The Best American Humorous Short Stories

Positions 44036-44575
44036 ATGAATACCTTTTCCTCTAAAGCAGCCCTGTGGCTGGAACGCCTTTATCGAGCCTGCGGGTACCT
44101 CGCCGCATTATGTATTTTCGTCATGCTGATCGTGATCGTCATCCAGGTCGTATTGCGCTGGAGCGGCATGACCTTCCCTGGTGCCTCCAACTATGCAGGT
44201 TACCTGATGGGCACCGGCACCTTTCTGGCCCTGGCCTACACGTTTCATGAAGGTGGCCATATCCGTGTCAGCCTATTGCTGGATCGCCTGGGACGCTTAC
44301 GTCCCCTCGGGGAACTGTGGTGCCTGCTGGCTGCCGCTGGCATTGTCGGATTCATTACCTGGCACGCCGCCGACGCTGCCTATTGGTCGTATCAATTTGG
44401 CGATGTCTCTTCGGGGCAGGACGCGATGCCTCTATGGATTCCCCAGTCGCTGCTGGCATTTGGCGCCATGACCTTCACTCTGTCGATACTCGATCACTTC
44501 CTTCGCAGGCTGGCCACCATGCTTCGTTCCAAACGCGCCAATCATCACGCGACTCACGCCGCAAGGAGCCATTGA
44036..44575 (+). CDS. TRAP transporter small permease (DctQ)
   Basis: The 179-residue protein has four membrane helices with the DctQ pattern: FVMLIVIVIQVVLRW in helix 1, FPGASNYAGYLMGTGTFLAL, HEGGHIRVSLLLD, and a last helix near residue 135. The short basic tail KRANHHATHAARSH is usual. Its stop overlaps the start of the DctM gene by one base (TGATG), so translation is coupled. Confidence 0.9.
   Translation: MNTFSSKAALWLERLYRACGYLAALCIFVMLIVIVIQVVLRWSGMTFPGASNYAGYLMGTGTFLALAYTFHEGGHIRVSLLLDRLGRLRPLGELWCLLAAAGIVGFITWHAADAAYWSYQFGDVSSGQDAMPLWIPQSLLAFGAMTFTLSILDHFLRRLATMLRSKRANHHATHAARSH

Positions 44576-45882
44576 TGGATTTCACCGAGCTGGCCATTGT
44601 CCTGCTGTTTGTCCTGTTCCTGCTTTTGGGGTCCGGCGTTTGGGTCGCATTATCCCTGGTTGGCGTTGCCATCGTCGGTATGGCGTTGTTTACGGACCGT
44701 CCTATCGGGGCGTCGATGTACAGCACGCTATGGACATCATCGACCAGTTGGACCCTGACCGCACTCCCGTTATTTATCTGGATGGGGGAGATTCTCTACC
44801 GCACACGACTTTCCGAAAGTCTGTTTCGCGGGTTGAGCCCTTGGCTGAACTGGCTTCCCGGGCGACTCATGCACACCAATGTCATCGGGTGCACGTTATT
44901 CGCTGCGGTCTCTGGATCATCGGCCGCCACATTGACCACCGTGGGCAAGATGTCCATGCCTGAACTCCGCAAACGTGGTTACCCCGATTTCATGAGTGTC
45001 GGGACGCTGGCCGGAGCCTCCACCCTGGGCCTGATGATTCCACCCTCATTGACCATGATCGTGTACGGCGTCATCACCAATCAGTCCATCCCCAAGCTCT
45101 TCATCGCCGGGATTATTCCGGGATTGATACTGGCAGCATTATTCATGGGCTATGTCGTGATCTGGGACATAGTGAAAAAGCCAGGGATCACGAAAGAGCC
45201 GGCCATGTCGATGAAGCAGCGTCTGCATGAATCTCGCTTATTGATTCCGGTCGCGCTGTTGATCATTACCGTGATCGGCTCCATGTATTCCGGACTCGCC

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The Best American Humorous Short Stories1The Best American Humorous Short StoriesProject Gutenberg's The Best American Humorous Short Stories, by Various This eBook is for the use of anyone anywhere at no cost and with almost no restrictions whatsoever. You may copy it, give it away or re-use it under the terms of the Project Gutenberg License included with this eBook or online at www.gutenberg.net Title: The Best American Humorous Short Stories Author: Various Release Date: February 5, 2004 [EBook #10947] Language: English Character set encoding: ISO-8859-1 *** START OF THIS PROJECT GUTENBERG EBOOK AMERICAN HUMOR *** Produced by Keith M. Eckrich and PG Distributed Proofreaders THE BEST AMERICAN HUMOROUS SHORT STORIES Edited by ALEXANDER JESSUP, Editor of "Representative American Short Stories," "The Book of the Short Story," the "Little French Masterpieces" Series, etc.The Best American Humorous Short Stories INTRODUCTION2This volume does not aim to contain all "the best American humorous short stories"; there are many other stories equally as good, I suppose, in much the same vein, scattered through the range of American literature. I have tried to keep a certain unity of aim and impression in selecting these stories. In the first place I determined that the pieces of brief fiction which I included must first of all be not merely good stories, but good short stories. I put myself in the position of one who was about to select the best short stories in the whole range of American literature,[1] but who, just before he started to do this, was notified that he must refrain from selecting any of the best American short stories that did not contain the element of humor to a marked degree. But I have kept in mind the wide boundaries of the term humor, and also the fact that the humorous standard should be kept second--although a close second--to the short story standard. In view of the necessary limitations as to the volume's size, I could not hope to represent all periods of American literature adequately, nor was this necessary in order to give examples of the best that has been done in the short story in a humorous vein in American literature. Probably all types of the short story of humor are included here, at any rate. Not only copyright restrictions but in a measure my own opinion have combined to exclude anything by Joel Chandler Harris--Uncle Remus--from the collection. Harris is primarily--in his best work--a humorist, and only secondarily a short story writer. As a humorist he is of the first rank; as a writer of short stories his place is hardly so high. His humor is not mere funniness and diversion; he is a humorist in the fundamental and large sense, as are Cervantes, Rabelais, and Mark Twain. No book is duller than a book of jokes, for what is refreshing in small doses becomes nauseating when perused in large assignments. Humor in literature is at its best not when served merely by itself but when presented along with other ingredients of literary force in order to give a wide representation of life. Therefore "professional literary humorists," as they may be called, have not been much considered in making up this collection. In the history of American humor there are three names which stand out more prominently than all others before Mark Twain, who, however, also belongs to a wider classification: "Josh Billings" (Henry Wheeler Shaw, 1815-1885), "Petroleum V. Nasby" (David Ross Locke, 1833-1888), and "Artemus Ward" (Charles Farrar Browne, 1834-1867). In the history of American humor these names rank high; in the field of American literature and the American short story they do not rank so high. I have found nothing of theirs that was first-class both as humor and as short story. Perhaps just below these three should be mentioned George Horatio Derby (1823-1861), author of Phoenixiana (1855) and the Squibob Papers (1859), who wrote under the name "John Phoenix." As has been justly said, "Derby, Shaw, Locke and Browne carried to an extreme numerous tricks already invented by earlier American humorists, particularly the tricks of gigantic exaggeration and calm-faced mendacity, but they are plainly in the main channel of American humor, which had its origin in the first comments of settlers upon the conditions of the frontier, long drew its principal inspiration from the differences between that frontier and the more settled and compact regions of the country, and reached its highest development in Mark Twain, in his youth a child of the American frontier, admirer and imitator of Derby and Browne, and eventually a man of the world and one of its greatest humorists."[2] Nor have such later writers who were essentially humorists as "Bill Nye" (Edgar Wilson Nye, 1850-1896) been considered, because their work does not attain the literary standard and the short story standard as creditably as it does the humorous one. When we come to the close of the nineteenth century the work of such men as "Mr. Dooley" (Finley Peter Dunne, 1867- ) and George Ade (1866- ) stands out. But while these two writers successfully conform to the exacting critical requirements of good humor and--especially the former--of good literature, neither--though Ade more so--attains to the greatest excellence of the short story. Mr. Dooley of the Archey Road is essentially a wholesome and wide-poised humorous philosopher, and the author of Fables in Slang is chiefly a satirist, whether in fable, play or what not. This volume might well have started with something by Washington Irving, I suppose many critics would say. It does not seem to me, however, that Irving's best short stories, such as The Legend of Sleepy Hollow and Rip Van Winkle, are essentially humorous stories, although they are o'erspread with the genial light of reminiscence. It is the armchair geniality of the eighteenth century essayists, a constituent of the author ratherThe Best American Humorous Short Stories3than of his material and product. Irving's best humorous creations, indeed, are scarcely short stories at all, but rather essaylike sketches, or sketchlike essays. James Lawson (1799-1880) in his Tales and Sketches: by a Cosmopolite (1830), notably in The Dapper Gentleman's Story, is also plainly a follower of Irving. We come to a different vein in the work of such writers as William Tappan Thompson (1812-1882), author of the amusing stories in letter form, Major Jones's Courtship (1840); Johnson Jones Hooper (1815-1862), author of Widow Rugby's Husband, and Other Tales of Alabama (1851); Joseph G. Baldwin (1815-1864), who wrote The Flush Times of Alabama and Mississippi (1853); and Augustus Baldwin Longstreet (1790-1870), whose Georgia Scenes (1835) are as important in "local color" as they are racy in humor. Yet none of these writers yield the excellent short story which is also a good piece of humorous literature. But they opened the way for the work of later writers who did attain these combined excellences. The sentimental vein of the midcentury is seen in the work of Seba Smith (1792-1868), Eliza Leslie (1787-1858), Frances Miriam Whitcher ("Widow Bedott," 1811-1852), Mary W. Janvrin (1830-1870), and Alice Bradley Haven Neal (1828-1863). The well-known work of Joseph Clay Neal (1807-1847) is so all pervaded with caricature and humor that it belongs with the work of the professional humorist school rather than with the short story writers. To mention his Charcoal Sketches, or Scenes in a Metropolis (1837-1849) must suffice. The work of Seba Smith is sufficiently expressed in his title, Way Down East, or Portraitures of Yankee Life (1854), although his Letters of Major Jack Downing (1833) is better known. Of his single stories may be mentioned The General Court and Jane Andrews' Firkin of Butter (October, 1847, Graham's Magazine). The work of Frances Miriam Whitcher ("Widow Bedott") is of somewhat finer grain, both as humor and in other literary qualities. Her stories or sketches, such as Aunt Magwire's Account of Parson Scrantum's Donation Party (March, 1848, Godey's Lady's Book) and Aunt Magwire's Account of the Mission to Muffletegawmy (July, 1859, Godey's), were afterwards collected in The Widow Bedott Papers (1855-56-80). The scope of the work of Mary B. Haven is sufficiently suggested by her story, Mrs. Bowen's Parlor and Spare Bedroom (February, 1860, Godey's), while the best stories of Mary W. Janvrin include The Foreign Count; or, High Art in Tattletown (October, 1860, Godey's) and City Relations; or, the Newmans' Summer at Clovernook (November, 1861, Godey's). The work of Alice Bradley Haven Neal is of somewhat similar texture. Her book, The Gossips of Rivertown, with Sketches in Prose and Verse (1850) indicates her field, as does the single title, The Third-Class Hotel (December, 1861, Godey's). Perhaps the most representative figure of this school is Eliza Leslie (1787-1858), who as "Miss Leslie" was one of the most frequent contributors to the magazines of the 1830's, 1840's and 1850's. One of her best stories is The Watkinson Evening (December, 1846, Godey's Lady's Book), included in the present volume; others are The Batson Cottage (November, 1846, Godey's Lady's Book) and Juliet Irwin; or, the Carriage People (June, 1847, Godey's Lady's Book). One of her chief collections of stories is Pencil Sketches (1833-1837). "Miss Leslie," wrote Edgar Allan Poe, "is celebrated for the homely naturalness of her stories and for the broad satire of her comic style." She was the editor of The Gift one of the best annuals of the time, and in that position perhaps exerted her chief influence on American literature When one has read three or four representative stories by these seven authors one can grasp them all. Their titles as a rule strike the keynote. These writers, except "the Widow Bedott," are perhaps sentimentalists rather than humorists in intention, but read in the light of later days their apparent serious delineations of the frolics and foibles of their time take on a highly humorous aspect. George Pope Morris (1802-1864) was one of the founders of The New York Mirror, and for a time its editor. He is best known as the author of the poem, Woodman, Spare That Tree, and other poems and songs. The Little Frenchman and His Water Lots (1839), the first story in the present volume, is selected not because Morris was especially prominent in the field of the short story or humorous prose but because of this single story's representative character. Edgar Allan Poe (1809-1849) follows with The Angel of the Odd (October, 1844, Columbian Magazine), perhaps the best of his humorous stories. The System of Dr. Tarr and Prof. Fether (November, 1845, Graham's Magazine) may be rated higher, but it is not essentially a humorous story. Rather it is incisive satire, with too biting an undercurrent to pass muster in the company of the genial in literature. Poe's humorous stories as a whole have tended to belittle rather than increase his fame, many of them verging on the inane. There are some, however, which are at least excellent fooling; few more than that.The Best American Humorous Short Stories4Probably this is hardly the place for an extended discussion of Poe, since the present volume covers neither American literature as a whole nor the American short story in general, and Poe is not a humorist in his more notable productions. Let it be said that Poe invented or perfected--more exactly, perfected his own invention of--the modern short story; that is his general and supreme achievement. He also stands superlative for the quality of three varieties of short stories, those of terror, beauty and ratiocination. In the first class belong A Descent into the Maelstrom (1841), The Pit and the Pendulum (1842), The Black Cat (1843), and The Cask of Amontillado (1846). In the realm of beauty his notable productions are The Assignation (1834), Shadow: a Parable (1835), Ligeia (1838), The Fall of the House of Usher (1839), Eleonora (1841), and The Masque of the Red Death (1842). The tales of ratiocination--what are now generally termed detective stories--include The Murders in the Rue Morgue (1841) and its sequel, The Mystery of Marie Rogt (1842-1843), The Gold-Bug (1843), The Oblong Box (1844), "Thou Art the Man" (1844), and The Purloined Letter (1844). Then, too, Poe was a master of style, one of the greatest in English prose, possibly the greatest since De Quincey, and quite the most remarkable among American authors. Poe's influence on the short story form has been tremendous. Although the effects of structure may be astounding in their power or unexpectedness, yet the means by which these effects are brought about are purely mechanical. Any student of fiction can comprehend them, almost any practitioner of fiction with a bent toward form can fairly master them. The merit of any short story production depends on many other elements as well--the value of the structural element to the production as a whole depends first on the selection of the particular sort of structural scheme best suited to the story in hand, and secondly, on the way in which this is combined with the piece of writing to form a well-balanced whole. Style is more difficult to imitate than structure, but on the other hand the origin of structural influence is more difficult to trace than that of style. So while, in a general way, we feel that Poe's influence on structure in the short story has been great, it is difficult rather than obvious to trace particular instances. It is felt in the advance of the general level of short story art. There is nothing personal about structure--there is everything personal about style. Poe's style is both too much his own and too superlatively good to be successfully imitated--whom have we had who, even if he were a master of structural effects, could be a second Poe? Looking at the matter in another way, Poe's style is not his own at all. There is nothing "personal" about it in the petty sense of that term. Rather we feel that, in the case of this author, universality has been attained. It was Poe's good fortune to be himself in style, as often in content, on a plane of universal appeal. But in some general characteristics of his style his work can be, not perhaps imitated, but emulated. Greater vividness, deft impressionism, brevity that strikes instantly to a telling effect--all these an author may have without imitating any one's style but rather imitating excellence. Poe's "imitators" who have amounted to anything have not tried to imitate him but to vie with him. They are striving after perfectionism. Of course the sort of good style in which Poe indulged is not the kind of style--or the varieties of style--suited for all purposes, but for the purposes to which it is adapted it may well be called supreme. Then as a poet his work is almost or quite as excellent in a somewhat more restricted range. In verse he is probably the best artist in American letters. Here his sol...